NEW YORK — Most opening-night concert programs, their audiences studded with ladies in eye-catching designer dresses, are foreshortened and consist of selections akin to Rosenkavalier waltzes and a suite from West Side Story. Then the beautiful patrons glide off to an elegant dinner.
But the meaty program Sept. 29 at Carnegie Hall, though not overly demanding of the listener, was a full-length, straight-up concert, with no intermission. Yannick Nézet-Séguin, 11th music director of the Philadelphia Orchestra, led the ensemble in works of Ravel, Liszt, Gabriela Lena Frank, and Dvořák. His imaginative concept paid off.
Nézet-Séguin, snazzy in a purple velvet jacket matching stage rear boxes of purple and scarlet flowers, knew what he was doing musically, and put that across. One got the feeling he had everything closely mapped out; he controlled all the voicing. The audience looked comfortable listening as the orchestra settled into its renowned rich sound in each section, each singled out for bows at the end.
The first piece, Ravel’s La valse, is sometimes conducted like, well, a waltz. In fact, it has been called “the apotheosis of the waltz.” But more accurately, because of its ominous, vaguely sickening rhythms, it’s been described as the “destruction of the world of the waltz,” a caricature of the seductive Viennese dance. Nézet-Séguin’s sharp-edged reading conveyed its incipient haunting horror.
Liszt’s Piano Concerto No. 1 in E-flat is a glorious mess. Nézet-Séguin paid unusual attention to the orchestra here, bringing out the drama of the scoring, which is generally obliterated by the fiery piano part and attendant antics.
The Russian pianist Daniil Trifonov is a favorite soloist on the stage today, as well as in recordings, and his playing — or keyboard plowing — was strong and thoughtful, as expected. In July, however, Yuja Wang, stepping in at the last moment with the Boston Symphony Orchestra at Tanglewood, flamboyantly ripped the guts out of the same piece and made its gentle moments whisper, drawing a wild reception from the audience, and raising the bar for future wild receptions.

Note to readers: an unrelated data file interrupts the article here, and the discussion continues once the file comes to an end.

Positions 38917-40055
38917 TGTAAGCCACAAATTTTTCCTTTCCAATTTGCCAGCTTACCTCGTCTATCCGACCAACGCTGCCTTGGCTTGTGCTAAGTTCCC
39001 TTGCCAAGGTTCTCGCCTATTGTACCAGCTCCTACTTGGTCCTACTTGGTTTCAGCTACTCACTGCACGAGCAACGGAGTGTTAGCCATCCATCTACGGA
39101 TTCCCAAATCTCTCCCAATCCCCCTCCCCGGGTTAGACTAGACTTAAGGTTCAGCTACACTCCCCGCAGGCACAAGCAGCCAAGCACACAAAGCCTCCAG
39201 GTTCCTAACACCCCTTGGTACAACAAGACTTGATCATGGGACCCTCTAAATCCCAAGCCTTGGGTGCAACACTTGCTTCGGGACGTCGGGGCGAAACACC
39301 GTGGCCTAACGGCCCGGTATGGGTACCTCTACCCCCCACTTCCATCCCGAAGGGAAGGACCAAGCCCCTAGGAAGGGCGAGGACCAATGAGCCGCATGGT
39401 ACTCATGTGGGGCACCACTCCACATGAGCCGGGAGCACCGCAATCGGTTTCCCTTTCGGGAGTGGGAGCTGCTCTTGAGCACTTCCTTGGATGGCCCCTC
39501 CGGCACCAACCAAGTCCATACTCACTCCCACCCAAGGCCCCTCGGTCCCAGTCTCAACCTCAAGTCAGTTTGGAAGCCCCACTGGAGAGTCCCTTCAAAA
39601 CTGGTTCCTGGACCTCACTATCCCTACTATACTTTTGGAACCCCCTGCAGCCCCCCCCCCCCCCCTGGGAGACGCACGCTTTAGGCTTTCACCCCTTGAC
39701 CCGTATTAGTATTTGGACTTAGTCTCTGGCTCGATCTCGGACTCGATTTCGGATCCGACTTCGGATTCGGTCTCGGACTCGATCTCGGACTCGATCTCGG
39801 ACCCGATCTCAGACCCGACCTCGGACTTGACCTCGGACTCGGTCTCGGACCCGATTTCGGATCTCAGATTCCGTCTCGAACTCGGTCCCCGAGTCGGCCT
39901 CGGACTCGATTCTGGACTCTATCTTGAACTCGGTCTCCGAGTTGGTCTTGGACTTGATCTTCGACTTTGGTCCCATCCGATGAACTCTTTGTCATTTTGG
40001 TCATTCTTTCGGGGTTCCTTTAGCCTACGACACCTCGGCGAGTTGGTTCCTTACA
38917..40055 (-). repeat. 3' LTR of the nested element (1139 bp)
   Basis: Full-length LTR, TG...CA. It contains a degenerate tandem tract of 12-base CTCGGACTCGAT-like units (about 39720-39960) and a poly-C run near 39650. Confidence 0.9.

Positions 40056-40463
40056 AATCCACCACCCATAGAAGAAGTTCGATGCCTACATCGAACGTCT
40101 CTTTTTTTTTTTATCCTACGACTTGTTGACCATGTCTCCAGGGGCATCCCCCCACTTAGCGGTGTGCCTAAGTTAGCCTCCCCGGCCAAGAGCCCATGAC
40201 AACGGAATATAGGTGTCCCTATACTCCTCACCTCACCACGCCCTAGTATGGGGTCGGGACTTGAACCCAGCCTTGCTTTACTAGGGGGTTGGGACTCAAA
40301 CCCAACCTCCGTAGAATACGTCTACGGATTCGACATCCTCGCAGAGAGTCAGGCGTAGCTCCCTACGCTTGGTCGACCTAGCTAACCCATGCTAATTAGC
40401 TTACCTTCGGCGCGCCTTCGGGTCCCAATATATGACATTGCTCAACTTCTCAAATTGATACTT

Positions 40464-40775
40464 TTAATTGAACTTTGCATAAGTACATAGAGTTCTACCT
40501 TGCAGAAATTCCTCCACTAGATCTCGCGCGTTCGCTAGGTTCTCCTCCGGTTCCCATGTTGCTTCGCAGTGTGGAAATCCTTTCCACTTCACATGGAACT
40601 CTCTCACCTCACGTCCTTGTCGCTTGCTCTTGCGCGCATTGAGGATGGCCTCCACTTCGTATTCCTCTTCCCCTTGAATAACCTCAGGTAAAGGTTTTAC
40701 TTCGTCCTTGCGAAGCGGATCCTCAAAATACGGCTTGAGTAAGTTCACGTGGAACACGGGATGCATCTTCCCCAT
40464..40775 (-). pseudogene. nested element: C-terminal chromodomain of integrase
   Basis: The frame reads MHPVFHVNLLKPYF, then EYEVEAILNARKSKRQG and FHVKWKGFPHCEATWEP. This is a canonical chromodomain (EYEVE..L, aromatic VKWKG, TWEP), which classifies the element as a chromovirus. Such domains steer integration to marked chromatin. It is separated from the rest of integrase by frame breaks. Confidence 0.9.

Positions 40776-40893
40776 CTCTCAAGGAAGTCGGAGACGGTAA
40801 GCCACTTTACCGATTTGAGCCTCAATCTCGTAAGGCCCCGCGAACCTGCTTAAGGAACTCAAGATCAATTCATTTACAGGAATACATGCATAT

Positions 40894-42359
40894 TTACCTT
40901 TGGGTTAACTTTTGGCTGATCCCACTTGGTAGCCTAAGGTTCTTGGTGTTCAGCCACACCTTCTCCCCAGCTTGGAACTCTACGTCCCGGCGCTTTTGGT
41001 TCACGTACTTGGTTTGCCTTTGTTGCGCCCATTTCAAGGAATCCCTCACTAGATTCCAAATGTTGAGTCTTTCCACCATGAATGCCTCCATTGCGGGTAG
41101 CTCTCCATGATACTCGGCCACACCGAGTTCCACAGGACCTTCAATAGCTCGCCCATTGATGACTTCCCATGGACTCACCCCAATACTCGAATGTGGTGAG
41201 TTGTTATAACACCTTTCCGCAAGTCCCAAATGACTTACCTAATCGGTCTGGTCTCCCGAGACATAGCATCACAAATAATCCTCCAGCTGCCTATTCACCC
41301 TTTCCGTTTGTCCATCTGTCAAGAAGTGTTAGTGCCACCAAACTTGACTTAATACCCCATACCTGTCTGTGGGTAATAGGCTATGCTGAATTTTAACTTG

Trifonov’s solo encore, Myra Hess’ arrangement of Bach’s “Jesu, Joy of man’s desiring,” wafted serenity through the hall like a calming breath.
The Philadelphia’s composer-in-residence is Gabriela Lena Frank, of Peruvian-Lithuanian descent. Her brief “Chasqui” (Incan messengers) from Leyendas: An Andean Walkabout, is from 2001 but was arranged for large string orchestra in 2003. With six upbeat, sparkling mini-movements, it is easy listening, a useful addition to the repertoire, and likely to remain in it.
Dvořák’s Symphony No. 8 in G major could be considered the sweetest, most lovely of his symphonies, its uplifting tunes inviting you to listen with a smile. For the composer, though, the godsend was his Ninth. By the time of his Eighth, Dvořák was about written out on loveliness. (His Stabat Mater, snarkily put down by one accompanying player as “10 slow movements,” is hard to remember, let alone hum, even if you’ve performed it.)
But then Dvořák headed off to America to teach us how to find and expand our own national musical sound. In the process, he composed a mighty, beloved symphony of his own, built on native American and African-American motifs, in effect practicing what he preached.
The Eighth, with its sturdy sonorities and cheerful dotted melodies, was a canny choice to complete the program, understood and neatly performed, sending the audience off in a figurative warm bath of uplift and joy.